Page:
When Is An Employee Entitled to Unemployment Benefits in New York State?

When Is An Employee Entitled to Unemployment Benefits in New York State?

You may have heard that your employee is not entitled to unemployment benefits if such employee voluntarily quits their job.  However, that is not entirely true in New York State.  There are circumstances where, even if an employee voluntarily resigns, the employer may have to pay unemployment benefits to the resignee, if such resignation was based upon good cause. 

Statutory “Good Cause”

As previously mentioned, an employee may be able to qualify for unemployment insurance, even after voluntarily leaving a job, if the separation was for good cause.  There may be other circumstances that could be found to constitute good cause,  however, the law provides for the following specific circumstances: (1) where circumstances arise that would have allowed the employee to refuse employment when first offered, as provided for in New York Labor Law § 593.2; (2) a collective agreement or written employer plan which permits an employee to elect to take a temporary layoff when there is a slowdown in work and the employer consented to that election; (3) a compelling family reason; (4) jeopardy to their safety due to domestic violence; (5) to provide care to an ill or disabled immediate family member; (6) to accompany their spouse to a place where it would be impractical to commute due to a change in their spouse’s employment; and (7) to provide child care for their own child after making reasonable efforts and being unsuccessful.  In fact, the New York State Unemployment Division has found that leaving a stable job for another position may constitute good cause; hence, as an employer you may be responsible for this former employee’s unemployment benefits if that employee does not last at his new job.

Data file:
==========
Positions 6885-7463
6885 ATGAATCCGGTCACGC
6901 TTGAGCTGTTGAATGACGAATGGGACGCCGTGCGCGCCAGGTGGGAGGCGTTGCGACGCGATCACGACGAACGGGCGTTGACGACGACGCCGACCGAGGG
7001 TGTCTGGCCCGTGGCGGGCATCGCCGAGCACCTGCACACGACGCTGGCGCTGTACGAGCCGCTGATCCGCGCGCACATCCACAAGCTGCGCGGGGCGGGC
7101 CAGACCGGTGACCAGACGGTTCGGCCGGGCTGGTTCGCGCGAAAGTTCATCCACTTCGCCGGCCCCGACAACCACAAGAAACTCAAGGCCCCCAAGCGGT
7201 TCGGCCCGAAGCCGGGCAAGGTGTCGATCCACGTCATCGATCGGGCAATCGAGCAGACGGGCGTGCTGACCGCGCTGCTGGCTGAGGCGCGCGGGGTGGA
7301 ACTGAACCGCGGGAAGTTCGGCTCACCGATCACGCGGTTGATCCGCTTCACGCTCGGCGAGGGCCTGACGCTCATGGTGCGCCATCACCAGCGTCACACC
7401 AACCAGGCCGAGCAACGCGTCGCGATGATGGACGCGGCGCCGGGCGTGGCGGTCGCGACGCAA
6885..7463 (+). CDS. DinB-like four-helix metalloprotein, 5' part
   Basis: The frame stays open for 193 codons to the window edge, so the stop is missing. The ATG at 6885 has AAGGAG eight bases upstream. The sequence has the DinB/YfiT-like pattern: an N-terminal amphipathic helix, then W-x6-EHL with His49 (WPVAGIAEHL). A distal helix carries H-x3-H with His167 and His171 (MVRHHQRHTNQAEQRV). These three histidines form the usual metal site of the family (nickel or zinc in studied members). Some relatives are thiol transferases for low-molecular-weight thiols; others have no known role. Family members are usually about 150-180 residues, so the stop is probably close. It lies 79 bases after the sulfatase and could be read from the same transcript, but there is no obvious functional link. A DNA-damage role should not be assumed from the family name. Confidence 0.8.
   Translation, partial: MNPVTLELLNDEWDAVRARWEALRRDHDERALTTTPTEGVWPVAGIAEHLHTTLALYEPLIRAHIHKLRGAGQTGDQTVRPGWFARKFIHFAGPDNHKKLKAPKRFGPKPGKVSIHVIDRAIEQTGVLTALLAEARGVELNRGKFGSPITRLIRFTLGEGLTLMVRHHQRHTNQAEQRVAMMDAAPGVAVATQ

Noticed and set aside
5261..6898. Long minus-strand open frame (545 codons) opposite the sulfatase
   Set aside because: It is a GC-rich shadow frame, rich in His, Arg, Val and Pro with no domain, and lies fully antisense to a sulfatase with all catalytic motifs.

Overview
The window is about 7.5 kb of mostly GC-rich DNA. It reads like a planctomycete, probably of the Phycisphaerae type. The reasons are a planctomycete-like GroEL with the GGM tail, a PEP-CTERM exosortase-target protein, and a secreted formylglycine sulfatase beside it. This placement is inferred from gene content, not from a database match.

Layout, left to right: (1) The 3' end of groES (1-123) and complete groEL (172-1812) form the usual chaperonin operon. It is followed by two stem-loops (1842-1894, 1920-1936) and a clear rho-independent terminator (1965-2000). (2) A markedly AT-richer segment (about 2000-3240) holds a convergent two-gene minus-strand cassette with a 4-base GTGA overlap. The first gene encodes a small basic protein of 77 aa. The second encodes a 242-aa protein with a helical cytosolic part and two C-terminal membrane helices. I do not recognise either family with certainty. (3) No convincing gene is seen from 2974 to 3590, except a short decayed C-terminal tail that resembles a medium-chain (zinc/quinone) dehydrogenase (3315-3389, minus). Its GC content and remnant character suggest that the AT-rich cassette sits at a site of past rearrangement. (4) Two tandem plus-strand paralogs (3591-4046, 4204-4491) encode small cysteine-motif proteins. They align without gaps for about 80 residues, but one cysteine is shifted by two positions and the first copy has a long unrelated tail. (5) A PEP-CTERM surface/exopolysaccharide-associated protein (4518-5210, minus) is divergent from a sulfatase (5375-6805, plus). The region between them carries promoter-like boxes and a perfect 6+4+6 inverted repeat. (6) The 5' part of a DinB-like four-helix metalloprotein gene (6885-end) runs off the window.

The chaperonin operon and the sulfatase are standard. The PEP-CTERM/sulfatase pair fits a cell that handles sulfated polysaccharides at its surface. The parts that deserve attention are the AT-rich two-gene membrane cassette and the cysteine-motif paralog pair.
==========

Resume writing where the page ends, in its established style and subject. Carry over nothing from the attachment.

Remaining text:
If you are an employer, you must remember to stay up to date on changes in unemployment benefits because this may impact the manner in which you handle layoffs, reduction in hours or terminations.

Please note that this blog should be read for informational purposes only and should not be considered legal advice.  If you have any questions or require additional information, please contact our office. 

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